A black and white husky in a cage with its head uplifted in an apparent howl

CCAS Wants to Keep Animals Out of Its Shelter

A black and white husky in a cage with its head uplifted in an apparent howl

Zip, a Siberian Husky, was probably howling for joy when he got adopted from the Contra Costa Animal Services shelter in Martinez.

Editor’s note: This is part four in our series on Contra Costa Animal Services and pet adoption and the final chapter in this particular story. This month is the ninth annual Clear the Shelters campaign. Please read to the end of the story to find out more about adopting an animal.

Part One: Overcrowding at Contra Costa Shelter Puts Animals at Risk

Part Two: Local Advocates Say More Can Be Done to Save Animals. CCAS Says It’s Doing All It Can

Part Three: Shelters at Capacity Need Community Support

Story and photos by Joe Porrello

Nearly 200 dogs, cats, rabbits and chickens are in the care of Contra Costa Animal Services at this time. Of those, more than 100 are up for adoption.

According to mspca.org, the most common reasons for dogs being surrendered to shelters are lack of time, shortage of money, incompatible housing, and bad behavior from the dog.

“We understand it’s really hard to find housing in the Bay Area that accepts dogs,” said CCAS public information officer Steve Burdo. “This isn’t necessarily a problem we can just adopt our way out of.”

Burdo noted pandemic renter protection laws being lifted caused an uptick in surrenders due to people being displaced from their homes along with being unable to relocate, and that CCAS tries offering support for owners to find new homes.


When it comes to financial shortcomings, local organizations such as Paw Fund help low-income owners keep their pets by providing aid such as free vaccines.

Vaccinations at CCAS are only available during a two-hour window, once a week, by appointment only, with fees totaling $106 (including a microchipping fee).

A Contra Costa County Animal Control ordinance requires all dogs over 12 weeks old be vaccinated against rabies with an approved vaccine and licensed within five months.

As of Aug. 25, there are 69 dogs and 110 animals overall up for general adoption at CCAS. Most of the other animals are cats, but there are also four chickens and four rabbits.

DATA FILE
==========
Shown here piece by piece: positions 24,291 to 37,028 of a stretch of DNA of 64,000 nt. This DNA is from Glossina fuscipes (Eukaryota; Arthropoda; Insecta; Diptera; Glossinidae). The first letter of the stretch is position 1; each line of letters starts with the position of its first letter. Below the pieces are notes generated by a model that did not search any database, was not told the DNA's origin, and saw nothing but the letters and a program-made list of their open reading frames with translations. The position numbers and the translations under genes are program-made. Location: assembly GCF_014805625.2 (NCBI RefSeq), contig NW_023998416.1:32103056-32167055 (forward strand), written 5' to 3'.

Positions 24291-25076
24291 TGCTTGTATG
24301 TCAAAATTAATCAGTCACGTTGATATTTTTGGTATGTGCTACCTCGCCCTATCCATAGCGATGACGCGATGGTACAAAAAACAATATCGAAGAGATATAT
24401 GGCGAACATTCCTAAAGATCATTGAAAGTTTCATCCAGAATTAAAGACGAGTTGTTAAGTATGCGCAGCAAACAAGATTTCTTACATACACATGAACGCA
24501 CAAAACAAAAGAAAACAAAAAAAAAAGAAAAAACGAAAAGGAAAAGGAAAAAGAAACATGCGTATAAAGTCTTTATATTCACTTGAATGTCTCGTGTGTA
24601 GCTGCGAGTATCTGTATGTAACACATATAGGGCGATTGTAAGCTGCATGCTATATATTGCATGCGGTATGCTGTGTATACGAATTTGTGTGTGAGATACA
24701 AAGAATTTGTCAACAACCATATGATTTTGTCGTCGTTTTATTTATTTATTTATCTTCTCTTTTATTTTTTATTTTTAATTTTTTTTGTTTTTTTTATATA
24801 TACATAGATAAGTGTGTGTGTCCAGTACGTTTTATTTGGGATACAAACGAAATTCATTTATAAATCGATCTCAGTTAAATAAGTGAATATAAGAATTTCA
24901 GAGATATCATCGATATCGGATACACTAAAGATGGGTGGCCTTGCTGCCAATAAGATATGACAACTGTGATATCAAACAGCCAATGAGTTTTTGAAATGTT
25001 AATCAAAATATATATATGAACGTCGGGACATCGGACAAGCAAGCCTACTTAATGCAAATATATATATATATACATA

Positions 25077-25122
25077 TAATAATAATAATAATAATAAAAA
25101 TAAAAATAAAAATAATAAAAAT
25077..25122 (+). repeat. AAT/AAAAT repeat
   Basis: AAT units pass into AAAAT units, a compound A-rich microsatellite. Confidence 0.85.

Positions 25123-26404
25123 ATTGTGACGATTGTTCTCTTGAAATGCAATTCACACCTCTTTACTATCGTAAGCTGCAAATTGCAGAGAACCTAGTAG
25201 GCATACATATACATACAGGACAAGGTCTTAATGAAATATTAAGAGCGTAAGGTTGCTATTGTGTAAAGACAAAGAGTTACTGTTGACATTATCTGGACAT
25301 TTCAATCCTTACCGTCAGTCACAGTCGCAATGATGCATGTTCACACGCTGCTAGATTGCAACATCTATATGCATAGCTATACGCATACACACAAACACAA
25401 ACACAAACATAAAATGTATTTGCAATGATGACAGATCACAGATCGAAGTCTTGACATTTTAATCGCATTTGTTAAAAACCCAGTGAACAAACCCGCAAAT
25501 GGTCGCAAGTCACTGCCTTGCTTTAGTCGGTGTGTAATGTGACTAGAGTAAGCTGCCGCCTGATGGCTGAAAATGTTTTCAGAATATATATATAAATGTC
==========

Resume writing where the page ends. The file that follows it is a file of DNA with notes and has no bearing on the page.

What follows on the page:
Burdo said CCAS tries keeping dogs out of the shelter in the first place, partly by talking with people to work through options aside from surrender.

“We save our surrender program for those most in need,” he said.

Dogs up for general adoption are immediately ready for life in a home, but CCAS also has “transfer-preferred” dogs (of which it currently has 25) that are better suited for a rescue group because of behavioral problems or medical issues.

In less than one week at the end of June, CCAS facilitated the adoptions of over 50 dogs; it also held multiple weekend mobile adoption events throughout the month featuring dogs in their foster programs.

Burdo said a recent mobile adoption event in Martinez was one of its most successful in years.

Also expediting the large number of dogs being homed by CCAS in June was the month’s free adoptions, as fees for adoption normally range from $85 to $155. Adoptions were also free in July and continue to be in August.

Although some may feel added space and kennels at CCAS might be a solution, CCAS director Beth Ward says it’s mainly about proper resources, partners, and efficiency.

Aside from adoptions free of charge or added space, there are other things Wendy Wolf, an ex-CCAS employee who coordinates with rescue groups and interacts with shelter personnel frequently, and Irina Dyatlovskaya, who works to help shelter dogs find foster families, think CCAS could bring back into use to help rehome the animals at their shelter and provide them with better care.